Susan Philipsz: We Shall Be All

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2010 Turner Prize winner Susan Philipsz’s work expands the potential for the presentation of sound-oriented work within the gallery context, incorporating performative and site-specific aspects that draw on history, literature, and popular and folk music. Her installations feature strategically placed audio speakers within a given space that transmit a cappella versions of songs sung by the artist.

Philipsz deliberately selects particular pieces of music to reinterpret vocally and then separates the multiple audio tracks so that the “viewer” experiences different voices as they move through a space, creating a situation in which familiar music is heard differently and the human voice is understood in a radically different and physically disorienting manner.

Both works in this exhibition—The Internationale (1999) in the second floor atrium, and the MCA Chicago commission We Shall Be All (2011)—feature songs that relate to the history of workers’ collectives and their struggles for proper working conditions and sufficient wages. In The Internationale Philipsz sings the famous workers’ rights anthem of the same name, popularized in the 1890s. The title of We Shall Be All is taken from the American version of “The Internationale,” adapted by Charles H. Kerr (American, 1860–1944) for the Industrial Workers of the World songbook. The work combines various sonic and textual components to allude to the events surrounding the 1886 Chicago Haymarket Affair—in which numerous civilians and police officers were killed after violence erupted at a rally for striking workers—and its aftermath.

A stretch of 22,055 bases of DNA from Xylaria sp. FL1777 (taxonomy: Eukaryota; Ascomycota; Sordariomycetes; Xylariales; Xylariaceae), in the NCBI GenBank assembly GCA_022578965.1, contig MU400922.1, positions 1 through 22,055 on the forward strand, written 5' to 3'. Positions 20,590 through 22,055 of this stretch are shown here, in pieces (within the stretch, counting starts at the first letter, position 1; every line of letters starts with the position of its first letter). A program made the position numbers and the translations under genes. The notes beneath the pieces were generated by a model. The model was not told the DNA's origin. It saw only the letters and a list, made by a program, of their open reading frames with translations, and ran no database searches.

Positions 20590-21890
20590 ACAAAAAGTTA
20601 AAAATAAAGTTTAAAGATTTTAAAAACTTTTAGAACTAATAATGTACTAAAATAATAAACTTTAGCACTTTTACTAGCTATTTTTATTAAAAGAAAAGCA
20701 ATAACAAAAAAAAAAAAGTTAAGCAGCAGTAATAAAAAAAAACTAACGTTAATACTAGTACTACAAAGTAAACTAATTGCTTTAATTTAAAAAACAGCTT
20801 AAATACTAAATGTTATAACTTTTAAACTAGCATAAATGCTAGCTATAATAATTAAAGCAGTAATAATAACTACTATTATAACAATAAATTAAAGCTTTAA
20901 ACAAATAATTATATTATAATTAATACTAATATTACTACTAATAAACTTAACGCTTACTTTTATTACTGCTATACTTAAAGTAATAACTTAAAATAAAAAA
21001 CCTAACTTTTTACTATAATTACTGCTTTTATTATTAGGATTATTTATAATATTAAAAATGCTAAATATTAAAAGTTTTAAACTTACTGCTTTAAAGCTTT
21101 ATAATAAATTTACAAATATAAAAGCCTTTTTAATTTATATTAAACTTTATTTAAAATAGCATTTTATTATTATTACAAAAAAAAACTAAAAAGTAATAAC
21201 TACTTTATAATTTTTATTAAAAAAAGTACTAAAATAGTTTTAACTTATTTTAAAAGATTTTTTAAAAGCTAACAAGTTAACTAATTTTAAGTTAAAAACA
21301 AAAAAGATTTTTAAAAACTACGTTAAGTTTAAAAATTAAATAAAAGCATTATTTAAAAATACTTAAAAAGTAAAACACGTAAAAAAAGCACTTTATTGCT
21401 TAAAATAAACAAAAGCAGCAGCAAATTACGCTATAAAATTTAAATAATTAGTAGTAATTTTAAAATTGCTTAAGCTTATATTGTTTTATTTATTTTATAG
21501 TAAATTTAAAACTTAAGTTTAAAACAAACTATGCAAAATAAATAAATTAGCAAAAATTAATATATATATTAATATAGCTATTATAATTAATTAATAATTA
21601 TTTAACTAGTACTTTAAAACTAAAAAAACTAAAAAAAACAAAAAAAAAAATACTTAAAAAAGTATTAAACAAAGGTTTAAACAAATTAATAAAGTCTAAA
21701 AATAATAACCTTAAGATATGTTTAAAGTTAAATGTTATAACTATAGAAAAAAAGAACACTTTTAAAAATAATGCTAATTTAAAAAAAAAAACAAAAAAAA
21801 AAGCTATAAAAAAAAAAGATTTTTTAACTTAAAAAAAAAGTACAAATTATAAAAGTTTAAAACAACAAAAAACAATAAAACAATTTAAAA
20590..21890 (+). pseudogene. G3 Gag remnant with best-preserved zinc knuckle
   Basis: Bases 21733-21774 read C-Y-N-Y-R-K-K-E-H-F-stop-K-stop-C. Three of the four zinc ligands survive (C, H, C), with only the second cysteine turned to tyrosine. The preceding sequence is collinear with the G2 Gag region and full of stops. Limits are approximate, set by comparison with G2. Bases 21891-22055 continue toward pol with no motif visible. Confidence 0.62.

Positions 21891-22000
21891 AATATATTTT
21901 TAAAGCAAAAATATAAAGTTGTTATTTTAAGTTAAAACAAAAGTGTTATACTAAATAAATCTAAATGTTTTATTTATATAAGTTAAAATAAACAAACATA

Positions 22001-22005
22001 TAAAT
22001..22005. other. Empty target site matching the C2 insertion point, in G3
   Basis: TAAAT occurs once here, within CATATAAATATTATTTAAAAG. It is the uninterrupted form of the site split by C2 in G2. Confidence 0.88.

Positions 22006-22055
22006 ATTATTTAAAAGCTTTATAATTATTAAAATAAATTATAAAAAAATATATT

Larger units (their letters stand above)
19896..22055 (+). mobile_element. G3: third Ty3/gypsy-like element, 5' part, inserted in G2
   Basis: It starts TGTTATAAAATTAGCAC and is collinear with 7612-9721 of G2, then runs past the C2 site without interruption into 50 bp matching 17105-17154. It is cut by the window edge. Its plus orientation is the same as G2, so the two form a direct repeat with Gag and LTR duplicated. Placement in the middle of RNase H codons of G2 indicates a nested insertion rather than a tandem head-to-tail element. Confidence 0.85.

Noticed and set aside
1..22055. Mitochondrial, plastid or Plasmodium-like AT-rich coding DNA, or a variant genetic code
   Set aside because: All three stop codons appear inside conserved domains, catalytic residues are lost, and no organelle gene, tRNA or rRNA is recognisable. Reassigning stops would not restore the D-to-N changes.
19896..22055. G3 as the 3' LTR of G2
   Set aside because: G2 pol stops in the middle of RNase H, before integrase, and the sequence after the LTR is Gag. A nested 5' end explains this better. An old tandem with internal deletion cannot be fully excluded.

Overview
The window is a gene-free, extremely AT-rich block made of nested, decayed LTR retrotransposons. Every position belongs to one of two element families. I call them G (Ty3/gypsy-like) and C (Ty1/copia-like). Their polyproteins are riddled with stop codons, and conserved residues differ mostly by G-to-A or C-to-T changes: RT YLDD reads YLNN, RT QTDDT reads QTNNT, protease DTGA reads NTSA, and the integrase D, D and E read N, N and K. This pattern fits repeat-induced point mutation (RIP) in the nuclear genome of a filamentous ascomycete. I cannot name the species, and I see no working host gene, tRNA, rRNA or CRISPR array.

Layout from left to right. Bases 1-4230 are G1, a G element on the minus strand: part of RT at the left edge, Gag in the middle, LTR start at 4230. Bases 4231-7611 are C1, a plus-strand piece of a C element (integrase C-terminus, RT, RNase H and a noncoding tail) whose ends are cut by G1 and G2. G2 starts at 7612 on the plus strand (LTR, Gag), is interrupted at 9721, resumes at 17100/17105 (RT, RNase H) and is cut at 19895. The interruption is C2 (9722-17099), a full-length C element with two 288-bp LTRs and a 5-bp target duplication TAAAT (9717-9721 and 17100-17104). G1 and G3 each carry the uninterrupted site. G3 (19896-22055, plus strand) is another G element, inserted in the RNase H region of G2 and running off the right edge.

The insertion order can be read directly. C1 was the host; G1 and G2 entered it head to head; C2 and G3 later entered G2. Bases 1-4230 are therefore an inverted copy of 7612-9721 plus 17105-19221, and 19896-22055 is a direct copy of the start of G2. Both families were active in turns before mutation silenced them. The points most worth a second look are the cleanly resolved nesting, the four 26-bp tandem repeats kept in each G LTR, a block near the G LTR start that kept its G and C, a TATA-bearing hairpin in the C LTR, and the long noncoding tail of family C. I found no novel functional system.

Philipsz states: “Against the backdrop of the modernist architecture of the city I see the voice as a means to infiltrate spaces, like a ghost in the machine, and return experience to a human scale. . . .I see the voice as a means to address people both individually and as a collective. Experiencing a lone disembodied voice in a public setting can produce a strange experience among an unsuspecting audience, like feeling alone in a crowd.”

Philipsz’s 2002 sound installation Pledge is featured in a related presentation at the Jane Addams Hull-House Museum, February 27–June 12.

This exhibition is organized by Dominic Molon, Chief Curator of the Contemporary Art Museum St. Louis, and Michael Green, MCA Curatorial Assistant.

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Susan Philipsz: We Shall Be All is generously supported by Chauncey and Marion D. McCormick Family Foundation, and Nancy Lauter McDougal and Alfred L. McDougal.

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